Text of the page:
Stone Cold

Here’s the much requested stone counter cutting post.  Let’s dive in.  Well, not literally because smashing your head into the counter doesn’t sound like fun.

To cut your own stone counter top, you’ll need:

  • A skill saw with diamond blade
  • A right angle grinder with diamond blade and stone polishing pads
  • Clamps
  • A straight edge
  • A hose with running water
  • A GFI protected outlet
  • Saw horses or another system to hold the stone up
  • Protective gear for eyes, ears, mouth, and nose

Now you know the ingredients, let’s get to the instructions.  If you need to cut length off your stone, first mark where you want to cut.  Then, measure the guard of your skill saw.  Clamp a straight edge factoring in the width of your guard.

While wearing protective gear, slowly and carefully cut along your guide.

Now you’re ready to start polishing.  Ben asked the local granite companies for their used polishing pads, so ours were free.  To get a new set, check the link above or search ‘granite polishing pads’ to find a better deal.  Here’s what the pads look like:

For a polished finish, the pads work best wet.  Ben clamps a slow running hose to the counter top to let the water trickle over the edge.  Remember, electricity and water are not friends!  Plug your grinder in a GFI protected outlet and keep your plugs out of the water.  Use extreme caution.  Then sand the edges just like you would with a normal sander on wood.  Keep it moving to avoid gouges and slightly round the edge for a factory-finished look.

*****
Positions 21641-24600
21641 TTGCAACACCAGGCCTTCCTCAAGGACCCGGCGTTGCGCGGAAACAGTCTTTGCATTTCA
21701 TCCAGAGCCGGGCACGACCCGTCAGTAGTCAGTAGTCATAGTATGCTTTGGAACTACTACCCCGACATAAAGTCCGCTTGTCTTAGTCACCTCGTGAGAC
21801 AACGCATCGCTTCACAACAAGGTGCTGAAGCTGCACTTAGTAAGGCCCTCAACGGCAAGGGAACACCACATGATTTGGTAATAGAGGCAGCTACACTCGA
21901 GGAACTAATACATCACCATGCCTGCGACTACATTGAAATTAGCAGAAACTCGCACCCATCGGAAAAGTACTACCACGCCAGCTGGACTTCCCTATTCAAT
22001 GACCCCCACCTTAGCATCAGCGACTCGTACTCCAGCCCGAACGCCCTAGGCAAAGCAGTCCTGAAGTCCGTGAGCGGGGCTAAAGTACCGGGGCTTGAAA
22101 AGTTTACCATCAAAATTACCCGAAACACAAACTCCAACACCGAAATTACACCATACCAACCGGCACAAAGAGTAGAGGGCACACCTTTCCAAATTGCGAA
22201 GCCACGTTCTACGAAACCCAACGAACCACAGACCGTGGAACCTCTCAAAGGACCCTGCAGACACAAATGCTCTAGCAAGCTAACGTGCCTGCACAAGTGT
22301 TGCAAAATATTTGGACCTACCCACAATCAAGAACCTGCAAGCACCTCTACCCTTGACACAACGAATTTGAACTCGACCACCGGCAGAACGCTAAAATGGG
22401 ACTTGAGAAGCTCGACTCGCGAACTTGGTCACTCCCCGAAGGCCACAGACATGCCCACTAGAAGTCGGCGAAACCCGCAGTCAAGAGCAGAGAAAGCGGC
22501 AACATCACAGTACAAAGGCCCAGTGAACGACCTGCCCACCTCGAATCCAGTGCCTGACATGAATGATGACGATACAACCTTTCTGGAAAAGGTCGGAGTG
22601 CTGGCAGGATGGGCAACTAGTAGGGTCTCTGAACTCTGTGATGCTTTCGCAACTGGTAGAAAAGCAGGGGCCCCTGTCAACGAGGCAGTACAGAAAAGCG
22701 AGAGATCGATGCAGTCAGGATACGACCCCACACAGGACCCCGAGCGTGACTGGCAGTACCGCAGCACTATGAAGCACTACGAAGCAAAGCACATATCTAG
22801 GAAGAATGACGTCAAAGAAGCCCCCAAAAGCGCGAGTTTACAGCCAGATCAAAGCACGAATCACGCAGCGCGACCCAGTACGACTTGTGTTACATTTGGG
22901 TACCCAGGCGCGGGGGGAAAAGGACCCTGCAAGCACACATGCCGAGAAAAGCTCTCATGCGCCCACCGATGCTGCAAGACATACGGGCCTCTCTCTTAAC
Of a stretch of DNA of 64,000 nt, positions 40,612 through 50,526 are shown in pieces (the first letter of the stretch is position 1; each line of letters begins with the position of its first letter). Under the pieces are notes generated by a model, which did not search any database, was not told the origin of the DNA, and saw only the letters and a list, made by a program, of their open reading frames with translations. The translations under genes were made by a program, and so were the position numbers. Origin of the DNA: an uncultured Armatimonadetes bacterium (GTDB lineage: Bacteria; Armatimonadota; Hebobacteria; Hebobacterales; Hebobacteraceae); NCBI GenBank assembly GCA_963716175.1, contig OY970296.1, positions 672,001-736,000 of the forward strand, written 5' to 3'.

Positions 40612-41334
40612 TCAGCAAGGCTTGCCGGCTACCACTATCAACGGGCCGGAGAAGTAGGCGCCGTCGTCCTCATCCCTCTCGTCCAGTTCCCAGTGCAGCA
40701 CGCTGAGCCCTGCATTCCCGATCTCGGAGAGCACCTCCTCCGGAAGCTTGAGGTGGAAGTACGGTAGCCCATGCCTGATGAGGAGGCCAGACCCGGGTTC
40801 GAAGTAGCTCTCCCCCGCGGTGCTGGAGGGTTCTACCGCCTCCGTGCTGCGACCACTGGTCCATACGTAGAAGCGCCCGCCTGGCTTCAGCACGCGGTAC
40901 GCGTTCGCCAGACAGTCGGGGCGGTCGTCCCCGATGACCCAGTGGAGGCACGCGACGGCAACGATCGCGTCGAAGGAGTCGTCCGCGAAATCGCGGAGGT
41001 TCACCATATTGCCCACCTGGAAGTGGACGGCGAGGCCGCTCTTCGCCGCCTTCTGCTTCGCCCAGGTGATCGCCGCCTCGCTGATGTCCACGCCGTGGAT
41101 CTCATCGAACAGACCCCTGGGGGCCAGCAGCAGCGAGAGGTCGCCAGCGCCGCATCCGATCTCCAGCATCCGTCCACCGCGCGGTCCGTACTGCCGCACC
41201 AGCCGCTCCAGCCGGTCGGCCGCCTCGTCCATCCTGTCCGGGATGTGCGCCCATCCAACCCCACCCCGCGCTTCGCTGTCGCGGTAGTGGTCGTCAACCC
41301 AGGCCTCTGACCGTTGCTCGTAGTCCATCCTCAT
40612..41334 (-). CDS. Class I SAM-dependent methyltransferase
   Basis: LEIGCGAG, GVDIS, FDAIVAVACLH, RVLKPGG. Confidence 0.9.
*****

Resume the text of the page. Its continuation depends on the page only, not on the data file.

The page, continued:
Polishing didn’t take nearly as long as cutting the sink hole did.  Ben only uses drop in sinks so he doesn’t have to have a nice looking cut, just a place for the sink to go in.  Use the sink template to mark the cut lines.

Take the polishing pad off the grinder and replace it with a diamond blade.

Plunge cut the sink hole slowly and carefully.  You won’t be able to cut through with one pass.  Slow and steady on this.  Clean the dust and water off and you’ve made yourself a stone counter top.

The polished eased edge looks just as good as the granite company, too.

What do you think?  Are you willing to try this at home?  What is your favorite type of counter top?  Granite?  Marble?  Concrete?

Disclaimer:  If you are not comfortable using this equipment, don’t try this.  Use caution and always wear safety gear.  This is an overview tutorial and we cannot be held responsible for injuries.  

Take it for Granite

We recently revealed our new DIY dining table, complete with a dark green-black marble top.  This isn’t the first (or last) piece of marble or granite in our house.  In fact, we have quite a bit in 1 1/4 inch thick slabs and tiles.  I thought I’d give a pictoral view showcasnig the granite and marble we have in our home.

All three of our bathrooms have granite-topped vanities. 

The main bathroom granite is Giallo San Francisco:

Our master bathroom color is Galaxy Black:

The basement bathroom counters are Verde Maritoka:

Part of my office desktop has Carrera marble, while the other areas have Brazilian Cherry.